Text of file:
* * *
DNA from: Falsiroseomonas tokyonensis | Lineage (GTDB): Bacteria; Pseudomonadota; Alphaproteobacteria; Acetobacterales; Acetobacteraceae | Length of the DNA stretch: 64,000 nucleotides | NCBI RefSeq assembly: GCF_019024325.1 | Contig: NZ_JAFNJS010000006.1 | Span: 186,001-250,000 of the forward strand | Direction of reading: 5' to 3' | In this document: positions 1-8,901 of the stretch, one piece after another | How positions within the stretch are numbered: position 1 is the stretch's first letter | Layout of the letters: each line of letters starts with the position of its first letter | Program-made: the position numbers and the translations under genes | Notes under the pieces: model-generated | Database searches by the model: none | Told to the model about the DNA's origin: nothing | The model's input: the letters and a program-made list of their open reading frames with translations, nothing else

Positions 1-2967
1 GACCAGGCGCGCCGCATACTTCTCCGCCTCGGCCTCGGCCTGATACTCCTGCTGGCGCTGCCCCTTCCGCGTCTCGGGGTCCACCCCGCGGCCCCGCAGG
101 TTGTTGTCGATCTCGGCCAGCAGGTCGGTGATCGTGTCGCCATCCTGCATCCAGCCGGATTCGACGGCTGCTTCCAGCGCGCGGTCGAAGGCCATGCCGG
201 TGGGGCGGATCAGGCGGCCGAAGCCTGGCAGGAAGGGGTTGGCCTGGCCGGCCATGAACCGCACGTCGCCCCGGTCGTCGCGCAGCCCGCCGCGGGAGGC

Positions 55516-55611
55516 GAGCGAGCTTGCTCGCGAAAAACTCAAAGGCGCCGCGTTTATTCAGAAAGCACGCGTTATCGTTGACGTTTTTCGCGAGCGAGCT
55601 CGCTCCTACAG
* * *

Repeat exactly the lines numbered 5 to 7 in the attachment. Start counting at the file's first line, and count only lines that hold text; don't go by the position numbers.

201 TGGGGCGGATCAGGCGGCCGAAGCCTGGCAGGAAGGGGTTGGCCTGGCCGGCCATGAACCGCACGTCGCCCCGGTCGTCGCGCAGCCCGCCGCGGGAGGC

Positions 55516-55611
55516 GAGCGAGCTTGCTCGCGAAAAACTCAAAGGCGCCGCGTTTATTCAGAAAGCACGCGTTATCGTTGACGTTTTTCGCGAGCGAGCT